be sacrificed on the altar of unanimous consent.

The proposed resolution does two things which make future
change of the division of powers possible. It provides for a
formula by which agreements may be formalized. It removes,
from the debate on political changes, bartering over the inclu-
sion of human rights. The second reason for including a
Charter of Rights now is precisely because, as I mentioned
earlier, it would be almost impossible to achieve the necessary
provincial accord in the near future. Negotiations over human
rights will either have to be dropped altogether or they will
continue to be mixed up in negotiations over fishing bound-
aries, or natural resource taxation, or whatever.

The official opposition proclaims that, to proceed with
entrenching rights in the Constitution by way of the traditional
route of going to Great Britain, is dangerous and threatening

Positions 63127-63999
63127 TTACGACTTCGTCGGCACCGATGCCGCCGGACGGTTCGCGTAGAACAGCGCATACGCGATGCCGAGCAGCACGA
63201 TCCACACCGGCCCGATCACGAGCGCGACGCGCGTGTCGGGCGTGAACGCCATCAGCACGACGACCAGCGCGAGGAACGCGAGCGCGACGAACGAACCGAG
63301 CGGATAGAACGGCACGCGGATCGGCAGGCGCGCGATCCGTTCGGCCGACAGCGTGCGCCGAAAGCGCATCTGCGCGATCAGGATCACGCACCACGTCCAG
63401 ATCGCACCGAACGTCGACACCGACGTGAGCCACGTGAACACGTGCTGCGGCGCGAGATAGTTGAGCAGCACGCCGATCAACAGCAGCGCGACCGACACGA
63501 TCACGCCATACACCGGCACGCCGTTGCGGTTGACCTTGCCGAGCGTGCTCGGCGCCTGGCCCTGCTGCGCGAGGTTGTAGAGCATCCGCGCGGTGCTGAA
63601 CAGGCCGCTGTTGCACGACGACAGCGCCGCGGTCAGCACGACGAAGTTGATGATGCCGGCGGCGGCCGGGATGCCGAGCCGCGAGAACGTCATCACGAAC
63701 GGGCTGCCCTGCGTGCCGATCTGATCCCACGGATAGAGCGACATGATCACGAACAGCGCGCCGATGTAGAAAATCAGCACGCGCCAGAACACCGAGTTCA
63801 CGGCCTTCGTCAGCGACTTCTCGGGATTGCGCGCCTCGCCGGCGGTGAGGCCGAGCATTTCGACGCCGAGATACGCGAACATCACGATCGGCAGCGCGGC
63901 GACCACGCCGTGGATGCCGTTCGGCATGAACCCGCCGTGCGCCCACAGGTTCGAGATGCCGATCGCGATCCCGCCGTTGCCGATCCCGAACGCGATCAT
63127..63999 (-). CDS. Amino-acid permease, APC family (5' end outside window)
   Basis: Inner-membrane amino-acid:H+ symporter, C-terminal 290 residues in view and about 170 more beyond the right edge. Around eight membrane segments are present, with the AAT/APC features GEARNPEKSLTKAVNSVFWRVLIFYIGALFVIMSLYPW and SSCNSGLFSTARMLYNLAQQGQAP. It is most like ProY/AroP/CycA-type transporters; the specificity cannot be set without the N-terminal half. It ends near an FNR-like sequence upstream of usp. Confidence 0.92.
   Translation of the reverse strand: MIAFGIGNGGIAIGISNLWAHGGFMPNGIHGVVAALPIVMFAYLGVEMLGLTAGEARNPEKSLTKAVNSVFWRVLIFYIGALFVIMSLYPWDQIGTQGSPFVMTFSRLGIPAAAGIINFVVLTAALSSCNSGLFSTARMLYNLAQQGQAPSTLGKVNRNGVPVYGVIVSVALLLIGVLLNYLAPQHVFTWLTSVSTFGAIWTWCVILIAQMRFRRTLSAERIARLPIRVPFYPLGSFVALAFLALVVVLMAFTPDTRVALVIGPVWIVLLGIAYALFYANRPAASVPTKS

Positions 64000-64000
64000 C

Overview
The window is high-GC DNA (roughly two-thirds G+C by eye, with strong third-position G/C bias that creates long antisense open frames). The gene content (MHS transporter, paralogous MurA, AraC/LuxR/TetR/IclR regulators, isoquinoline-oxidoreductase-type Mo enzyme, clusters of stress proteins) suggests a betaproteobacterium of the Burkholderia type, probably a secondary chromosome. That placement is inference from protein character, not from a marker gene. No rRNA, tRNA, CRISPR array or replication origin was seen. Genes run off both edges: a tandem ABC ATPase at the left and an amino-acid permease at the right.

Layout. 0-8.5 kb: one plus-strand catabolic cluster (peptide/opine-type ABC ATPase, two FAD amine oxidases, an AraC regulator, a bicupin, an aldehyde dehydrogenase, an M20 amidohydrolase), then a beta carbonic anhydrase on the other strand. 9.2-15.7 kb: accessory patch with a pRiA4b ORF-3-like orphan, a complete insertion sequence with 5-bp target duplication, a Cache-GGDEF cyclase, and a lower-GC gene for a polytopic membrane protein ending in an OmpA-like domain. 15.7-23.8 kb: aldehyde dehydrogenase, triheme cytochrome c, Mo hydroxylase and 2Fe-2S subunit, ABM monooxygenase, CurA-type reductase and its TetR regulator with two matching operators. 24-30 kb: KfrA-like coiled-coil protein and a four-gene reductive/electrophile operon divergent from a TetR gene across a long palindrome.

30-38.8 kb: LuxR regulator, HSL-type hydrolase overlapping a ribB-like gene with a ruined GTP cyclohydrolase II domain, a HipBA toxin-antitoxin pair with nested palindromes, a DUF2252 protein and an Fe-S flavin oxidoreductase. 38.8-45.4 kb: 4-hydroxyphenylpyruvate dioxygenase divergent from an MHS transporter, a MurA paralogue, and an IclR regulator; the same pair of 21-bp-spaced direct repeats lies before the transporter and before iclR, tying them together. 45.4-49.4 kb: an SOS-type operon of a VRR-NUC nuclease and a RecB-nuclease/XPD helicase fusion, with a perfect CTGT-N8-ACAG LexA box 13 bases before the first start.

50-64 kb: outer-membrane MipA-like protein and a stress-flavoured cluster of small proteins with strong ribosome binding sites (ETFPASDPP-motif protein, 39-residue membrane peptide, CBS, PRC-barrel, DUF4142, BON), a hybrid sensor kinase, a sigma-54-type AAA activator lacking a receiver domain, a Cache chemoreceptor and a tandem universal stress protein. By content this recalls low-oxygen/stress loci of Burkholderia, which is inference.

to the continued well—being of the country. On the surface, this
proclamation would appear doubtful. If, however, by some
stretch of the imagination it is true, I believe there is a remedy.
If the nation is imperillcd by this action of the Liberal
government, one might logically expect the public to rally
around Mr. Clark and his confreres in the House of Commons.
One might expect the country to survive to the next election, in
which, given the hypothetical crisis of confidence, Mr. Clark
would be returned to power with a majority government.

Senator Grosart: Hear, hear.

Senator Frith: That is the way to get their attention.

Senator Graham: In this event, the new prime minister, who
is undoubtedly a humane man and one who is very sensitive to
the aspirations of the provinces, will be able to reach an accord
on constitutional change. This change will be possible under
the amending formula. Certainly, the Victoria formula would
not be too much of an obstacle for a federal government bent
on saving the nation, particularly since the new prime minister
would not then require the unanimity which the present gov-
ernment is being askcd to achieve.

Senator Flynn: But Mr. Davis would object.

Senator Graham: A new federal government with provincial
support could replace the Victoria formula with the Vancouver


consensus. It could rewrite the Charter of Rights so that
provincial sensitivities would not be offended. All that would